In contrast to the above sober notice, Dugdale indulges somewhat in the then prevalent euphuistic vein. He says (The Time Triumphant, 1604): "Well, here he is, happily planted and heartily welcome! What
wants then but his blessed Coronation! At
which was no small Triumph. For had you seen him in progress to it, as many did when he took barge at Whitehall, on Saint James's day [25 July]; such was his salutation to the people, and theirs to him. But anon comes forth England's Triumph, the worth of women, ANNE, Queen of England, and happy wife to our most gracious King, and whose husband (four Kings in one), accompanied with lovely Ladies (the only wedstars of the world for
* Dean Stanley, Hist. of Westminster Abbey, as well as Mr. William Jones (Crowns and Coronations, Pictorial History of England, vol. iii., there is a wood 1883, p. 230), have confused the dates. In the engraving of the coronation of James I. from a Dutch
beauty and good graces), following her dear Husband to Coronation, with her seemly hair down trailing on her princely bearing shoulders, on which hair was a coronet of gold. She so mildly saluted her subjects, that the women weeping ripe, cried all in one voice, 'God bless the Royal Queen! Welcome to England! Long live to continue so!'
"To Westminster they went, and took on them the Royalty of the time, the complete order of Coronation; and by a general and free consent, enjoyed the Rights of Royalty, and were invest in Honour, possessed of Majesty, owners of Royalty, and made the only Commander of all Principality.
The Triumph of that time I omit, etc., etc."
The interesting narrative which follows, translated from the German, was drawn up by Benjamin von Buwinckhausen, the ambassador who had been despatched by Frederick, Duke of Wirtemberg, to congratulate the new King of England on his accession to the British throne, and who was an eye-witness of the ceremony described by him. It was, without doubt, written expressly for the information of the Duke, who was most solicitous to be invested with the Order of the Garter, into which he had been elected six years previously, but for "certain considerations" the late Queen had delayed the completion of this high honour, much to the disappointment and mortification of his Highness. The Duke of Wirtemberg had himself visited England in 1592, travelling under the name of Count Mompelgard, and was quizzed by Shakespeare in the Merry Wives of Windsor as "Cosen Garmombles " and "Duke de Jamanie."* The original German manuscript is in the State archives at Stuttgart, and has been printed, but without annotation, by the Literary Society of that place, forming (along with Breuning's Relation über seine Sendung nach England, 1595) No. 81 of their valuable publications. The translation is as follows:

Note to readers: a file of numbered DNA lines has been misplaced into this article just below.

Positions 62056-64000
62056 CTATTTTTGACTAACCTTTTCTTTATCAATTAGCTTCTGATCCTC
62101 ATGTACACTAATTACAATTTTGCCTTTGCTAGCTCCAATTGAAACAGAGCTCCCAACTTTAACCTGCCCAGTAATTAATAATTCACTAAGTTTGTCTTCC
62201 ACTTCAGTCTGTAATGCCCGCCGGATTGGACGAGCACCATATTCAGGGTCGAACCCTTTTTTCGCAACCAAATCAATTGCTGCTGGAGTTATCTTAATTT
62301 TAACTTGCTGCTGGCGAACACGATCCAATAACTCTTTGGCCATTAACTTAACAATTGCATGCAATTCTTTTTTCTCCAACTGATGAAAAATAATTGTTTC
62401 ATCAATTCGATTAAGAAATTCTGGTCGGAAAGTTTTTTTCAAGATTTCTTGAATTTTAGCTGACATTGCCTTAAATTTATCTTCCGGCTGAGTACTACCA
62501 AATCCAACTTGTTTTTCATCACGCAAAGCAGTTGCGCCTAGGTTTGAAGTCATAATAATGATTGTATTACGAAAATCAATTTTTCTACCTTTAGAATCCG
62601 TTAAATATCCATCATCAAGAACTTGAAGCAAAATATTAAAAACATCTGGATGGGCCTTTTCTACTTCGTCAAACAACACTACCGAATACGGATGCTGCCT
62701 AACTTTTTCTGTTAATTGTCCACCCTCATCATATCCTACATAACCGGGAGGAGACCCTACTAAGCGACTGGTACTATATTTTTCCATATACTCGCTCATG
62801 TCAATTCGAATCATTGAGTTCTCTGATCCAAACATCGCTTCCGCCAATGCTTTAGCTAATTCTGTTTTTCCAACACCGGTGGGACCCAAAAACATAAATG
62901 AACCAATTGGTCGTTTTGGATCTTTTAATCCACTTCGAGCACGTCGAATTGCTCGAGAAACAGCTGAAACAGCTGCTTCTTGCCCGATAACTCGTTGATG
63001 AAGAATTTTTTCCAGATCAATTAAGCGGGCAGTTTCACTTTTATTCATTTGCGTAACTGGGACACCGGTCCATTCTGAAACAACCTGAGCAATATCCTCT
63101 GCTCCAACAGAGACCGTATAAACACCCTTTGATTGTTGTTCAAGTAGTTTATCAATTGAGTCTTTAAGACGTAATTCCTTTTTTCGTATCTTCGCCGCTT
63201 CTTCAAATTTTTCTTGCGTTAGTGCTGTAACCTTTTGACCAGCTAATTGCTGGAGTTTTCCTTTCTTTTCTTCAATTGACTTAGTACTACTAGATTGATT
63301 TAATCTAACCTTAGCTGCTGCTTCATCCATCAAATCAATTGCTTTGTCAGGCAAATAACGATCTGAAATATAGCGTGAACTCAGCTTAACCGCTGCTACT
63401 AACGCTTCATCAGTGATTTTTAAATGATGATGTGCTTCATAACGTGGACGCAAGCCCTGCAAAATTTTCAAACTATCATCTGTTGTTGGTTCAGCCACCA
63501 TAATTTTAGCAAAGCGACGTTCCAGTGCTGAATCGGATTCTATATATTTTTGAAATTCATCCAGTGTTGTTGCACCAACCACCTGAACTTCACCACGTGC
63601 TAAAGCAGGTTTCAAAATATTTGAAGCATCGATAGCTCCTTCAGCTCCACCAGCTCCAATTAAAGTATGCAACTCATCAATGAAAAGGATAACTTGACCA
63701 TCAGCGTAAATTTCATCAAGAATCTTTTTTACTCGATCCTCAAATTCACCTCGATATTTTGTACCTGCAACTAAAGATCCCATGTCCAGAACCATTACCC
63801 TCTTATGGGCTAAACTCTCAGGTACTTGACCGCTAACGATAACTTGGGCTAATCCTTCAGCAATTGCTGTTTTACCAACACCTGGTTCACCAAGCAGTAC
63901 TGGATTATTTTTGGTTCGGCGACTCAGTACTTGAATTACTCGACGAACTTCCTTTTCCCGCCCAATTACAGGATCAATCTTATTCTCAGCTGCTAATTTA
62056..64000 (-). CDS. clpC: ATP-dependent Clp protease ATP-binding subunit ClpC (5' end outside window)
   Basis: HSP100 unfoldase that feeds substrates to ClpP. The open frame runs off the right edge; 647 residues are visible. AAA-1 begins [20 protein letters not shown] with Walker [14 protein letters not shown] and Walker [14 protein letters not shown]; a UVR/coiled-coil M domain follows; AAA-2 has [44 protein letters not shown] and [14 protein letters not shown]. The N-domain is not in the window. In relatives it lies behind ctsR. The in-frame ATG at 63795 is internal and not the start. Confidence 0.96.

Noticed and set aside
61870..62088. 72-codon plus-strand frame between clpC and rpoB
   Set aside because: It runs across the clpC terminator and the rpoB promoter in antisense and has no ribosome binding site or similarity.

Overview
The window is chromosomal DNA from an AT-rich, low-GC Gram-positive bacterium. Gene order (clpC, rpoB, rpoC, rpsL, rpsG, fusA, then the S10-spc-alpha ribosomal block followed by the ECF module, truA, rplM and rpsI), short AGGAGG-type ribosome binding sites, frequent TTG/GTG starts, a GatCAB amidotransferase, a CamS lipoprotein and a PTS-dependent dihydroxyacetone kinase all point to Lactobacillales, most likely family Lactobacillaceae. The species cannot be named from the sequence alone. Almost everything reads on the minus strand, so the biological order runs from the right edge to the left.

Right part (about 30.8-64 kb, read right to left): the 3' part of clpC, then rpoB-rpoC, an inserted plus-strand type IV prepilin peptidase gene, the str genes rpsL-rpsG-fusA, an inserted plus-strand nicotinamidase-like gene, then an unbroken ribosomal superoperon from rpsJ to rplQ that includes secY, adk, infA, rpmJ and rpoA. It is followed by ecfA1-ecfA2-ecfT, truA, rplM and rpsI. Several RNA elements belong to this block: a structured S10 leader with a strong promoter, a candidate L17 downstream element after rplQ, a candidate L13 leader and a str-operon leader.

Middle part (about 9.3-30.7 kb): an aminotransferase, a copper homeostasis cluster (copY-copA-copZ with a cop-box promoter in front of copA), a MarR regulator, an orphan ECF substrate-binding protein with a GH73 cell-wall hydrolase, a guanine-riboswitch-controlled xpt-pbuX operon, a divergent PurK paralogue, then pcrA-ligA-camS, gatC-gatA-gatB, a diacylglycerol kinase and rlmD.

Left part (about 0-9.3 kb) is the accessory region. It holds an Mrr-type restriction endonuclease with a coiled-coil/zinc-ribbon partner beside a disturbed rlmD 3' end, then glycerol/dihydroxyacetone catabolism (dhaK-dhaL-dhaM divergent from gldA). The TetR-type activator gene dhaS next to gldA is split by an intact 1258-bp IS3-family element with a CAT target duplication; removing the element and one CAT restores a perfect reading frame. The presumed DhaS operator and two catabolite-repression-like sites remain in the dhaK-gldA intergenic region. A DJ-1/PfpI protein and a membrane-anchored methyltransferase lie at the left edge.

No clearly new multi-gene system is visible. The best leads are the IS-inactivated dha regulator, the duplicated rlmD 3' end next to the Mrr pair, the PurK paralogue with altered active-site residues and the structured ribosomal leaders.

"As Saint James's Day, and after that St. Anne's (which are the names of the King and Queen, viz., 25th and 26th July, O.S.) drew nigh, and it being the time appointed
See the introduction to England as seen by Foreigners, by W. Brenchley Rye, 1865.
for the Coronation and customary Consecration of their Majesties in the Church at Westminster, near London, in which place such ceremony has always from the earliest times been performed, the King would not suffer any alteration to be made, notwithstanding the great mortality prevailing, but for many reasons willed that it should proceed. Thereupon His Majesty first of all by public proclamation ordered, under pain of punishment, that no person should repair thither, unless obliged to do so on account of his employment or duty. Towards the city of London, in order the better to guard against the contagion, barricades had been made, and watch was kept, so that the people might not penetrate beyond these.* Notwithstanding this, however, not only the Church (which is one of the largest and finest in Europe), but also all places and streets around it were so crowded with people, and the river so full of boats, that one could not move for the multitude.
"Two days before the Coronation, the King had come from Hampton Court by water to his Palace near London, called Whitehall (Wittehall '), close by the before-mentioned Church, and invited all the assembled Royal, Electoral, and Princely Ambassadors to be present at this solemnity, and, early in the morning of the 25th July, they were conducted by persons specially-deputed to their proper places in the Chapel, where the ceremony would be performed. About ten o'clock, the King and Queen came on foot from Whitehall to the aforesaid Church, which was prepared as follows: From the King's Court, or Palace, to the Church the road was hung and covered with white drapery, but on both sides of the streets with violet-covered ('violfarben') drapery, which, as soon as the King had passed, the rabble ('der gemein Pöffel') tore in pieces, and divided it among themselves. In similar fashion the floor of the Church was covered with white, but in the Chapel with scarlet ('mit rotem, scharlach '), as were also the steps and walls, and, in short, everything. The arms and banners of the Kingdom and
* Five hundred soldiers were levied in the Strand and in Westminster, to repress any tumults and disorders during the time of the Coronation. They were paid eightpence per diem each for two days' attendance (Devon's Issues of the Exchequer).